When I had breast cancer, I started thinking a lot about my glorified body, mainly because during that time, I obtained my first plastic part. Now, I’m not against plastic parts; they certainly beat no parts at all, but I’m not much on the process that leads to their acquisition.
During the reconstruction process, I had to make many trips to see my plastic surgeon, Dr. Mark Goodman. My husband, Jerry, would accompany me on each visit. It was nice to have him there in case I had an emotional meltdown, which thankfully I never did, though every trip to any of my doctors during this time was a reminder of what brought me to them in the first place.
It never occurred to me to prep Jerry on “doctor’s office etiquette” for which the number one rule is: Doctors should never see your underwear, either on or off your body. I assumed Jerry knew this rule.
I was wrong.
On my first visit to Dr. Goodman’s office, when told to put on a gown, I carefully folded my shirt and placed my underwear inside it on a chair.
After the procedure that day was completed and before Dr. Goodman had left the room, Jerry in anticipation of helping me get dressed, grabbed my blouse in his right hand and my underwear in his left. He and Dr. Goodman were engaged in a conversation that involved directions. Jerry began to gesture with the left hand, my underwear adding emphasis to his every word. I watched, horrified, as it flew North, South, East, and West like a twin windsocks on a blustery day. I was amazed at Dr. Goodman’s self-control as his eyes never left my husband’s during the entire episode.
When we got in the car, I tried to be as gentle as possible with Jerry.
“I know you were trying to be helpful,” I said, “but please don’t show my underwear to the doctor.”
“What difference does it make if a doctor sees your underwear, when he’s just got through seeing your naked body?” Jerry asked.
Jerry’s an intelligent man with two graduate degrees. Why couldn’t he get it?
“It’s too hard to explain. Just don’t.” I said firmly.
On my next visit to Dr. Goodman, I was sure Jerry knew what was expected. After the procedure, he picked up my blouse and shook it out in such a way that he made my underwear inside it a projectile streaking through the air at warp speed just in front of Dr. Goodman’s nose. It hit the wall behind me and fell to the floor.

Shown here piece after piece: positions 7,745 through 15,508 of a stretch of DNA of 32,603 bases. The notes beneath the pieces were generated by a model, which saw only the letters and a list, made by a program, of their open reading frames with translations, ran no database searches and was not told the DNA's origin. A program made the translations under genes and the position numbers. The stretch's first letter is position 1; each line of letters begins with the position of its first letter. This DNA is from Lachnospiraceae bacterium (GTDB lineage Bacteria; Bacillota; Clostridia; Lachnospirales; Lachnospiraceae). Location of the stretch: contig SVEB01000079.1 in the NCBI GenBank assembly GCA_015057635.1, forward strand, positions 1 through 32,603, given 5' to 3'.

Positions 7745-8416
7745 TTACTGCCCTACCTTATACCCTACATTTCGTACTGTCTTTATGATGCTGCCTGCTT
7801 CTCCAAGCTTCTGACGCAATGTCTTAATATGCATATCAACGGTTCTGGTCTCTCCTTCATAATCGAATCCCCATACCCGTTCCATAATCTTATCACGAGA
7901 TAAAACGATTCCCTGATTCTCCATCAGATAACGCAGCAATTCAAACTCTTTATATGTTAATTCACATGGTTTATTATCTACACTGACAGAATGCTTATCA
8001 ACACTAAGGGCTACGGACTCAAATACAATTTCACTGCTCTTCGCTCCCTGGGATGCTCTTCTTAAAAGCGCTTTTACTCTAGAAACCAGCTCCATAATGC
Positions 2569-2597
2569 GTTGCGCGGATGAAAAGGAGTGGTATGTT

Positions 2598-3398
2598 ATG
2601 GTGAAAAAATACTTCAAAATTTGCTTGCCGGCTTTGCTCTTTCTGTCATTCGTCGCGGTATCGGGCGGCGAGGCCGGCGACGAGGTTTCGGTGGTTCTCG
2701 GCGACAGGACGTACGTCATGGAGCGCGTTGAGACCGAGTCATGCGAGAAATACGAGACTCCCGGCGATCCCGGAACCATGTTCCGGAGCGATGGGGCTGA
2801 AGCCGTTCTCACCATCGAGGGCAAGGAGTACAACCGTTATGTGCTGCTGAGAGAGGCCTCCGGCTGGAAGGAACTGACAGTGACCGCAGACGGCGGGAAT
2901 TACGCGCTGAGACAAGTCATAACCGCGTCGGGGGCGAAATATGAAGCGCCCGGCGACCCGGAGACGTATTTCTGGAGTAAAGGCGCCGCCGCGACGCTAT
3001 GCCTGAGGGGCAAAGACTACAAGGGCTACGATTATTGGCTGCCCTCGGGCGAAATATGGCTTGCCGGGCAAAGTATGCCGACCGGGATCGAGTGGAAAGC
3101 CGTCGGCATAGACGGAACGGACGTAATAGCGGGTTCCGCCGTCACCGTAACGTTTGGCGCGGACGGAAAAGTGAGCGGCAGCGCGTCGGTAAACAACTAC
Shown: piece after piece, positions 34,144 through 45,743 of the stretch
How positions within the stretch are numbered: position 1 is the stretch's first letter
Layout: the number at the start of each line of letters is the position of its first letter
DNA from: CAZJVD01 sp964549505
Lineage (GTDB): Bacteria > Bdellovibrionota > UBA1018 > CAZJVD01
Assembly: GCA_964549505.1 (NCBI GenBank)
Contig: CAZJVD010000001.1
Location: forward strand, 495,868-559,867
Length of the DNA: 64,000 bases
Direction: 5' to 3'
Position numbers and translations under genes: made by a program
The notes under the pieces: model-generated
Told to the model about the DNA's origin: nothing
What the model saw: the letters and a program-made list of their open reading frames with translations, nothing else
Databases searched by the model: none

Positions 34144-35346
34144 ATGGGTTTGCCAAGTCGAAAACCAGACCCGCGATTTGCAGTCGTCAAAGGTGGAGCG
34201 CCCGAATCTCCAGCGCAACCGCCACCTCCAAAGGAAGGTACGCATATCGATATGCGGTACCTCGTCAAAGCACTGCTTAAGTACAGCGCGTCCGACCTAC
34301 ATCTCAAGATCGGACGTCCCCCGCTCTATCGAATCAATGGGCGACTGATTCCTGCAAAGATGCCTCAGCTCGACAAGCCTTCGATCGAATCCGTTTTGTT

I glared at Jerry.
Dr. Goodman pretended not to notice he’d almost been shot in the face.
I fumed all the way to the car. I slammed the door then looked over at Jerry, ready to chew him out.
Then he gave me one of those big dimpled smiles of his, and of course, I melted.
On our third trip to Dr. Goodman, I tried to make it easy for Jerry. I simply told him, “Don’t get close to my clothes before the doctor leaves.”
For once, he listened.
But in that environment I had to some listening, too. I had to change my pious, albeit uninformed view of plastic surgery. I’d always seen the profession as pandering to the rich and vain. Perhaps somewhere in the world that's true. But it's not what I experienced.
My hours spent in that environment put me in the midst of people waiting, just like me, to obtain some sense of order and normalcy once more in their lives. Repeatedly I have given thanks for doctors and nurses who excel in their profession in such a way as to offer alternatives to those of us whose bodies have suffered the effects of living in a less than perfect world. I’ve been amazed at the artistry, skill, and compassion with which each procedure is approached.
I found plastic surgery is about reconstructing a small boy’s finger after his was ripped off in an accident. It’s about giving a face back to a man who was trampled by livestock after having collapsed from a heart attack on his farm. It's about helping a woman like me walk away from breast cancer feeling she's had the last laugh.
"...but we will all be changed--in a flash, in the twinkling of an eye, at the last trumpet. For the trumpet will sound, the dead will be raised imperishable, and we will be changed." I Corinthians 15:51b-52
One day, in the twinkling of an eye, I shall exchange this body for a new one. The One who thought us up, whose artistry is displayed in all of creation has for us a body of heavenly imperishability. It will no longer need any maintenance or repair procedures and most certainly will not contain any plastic parts. Until then this earthen vessel, which I have been assigned, will do just fine, even with modifications. I am thankful for all the wonderful provision God has had for me, even and especially this plastic part.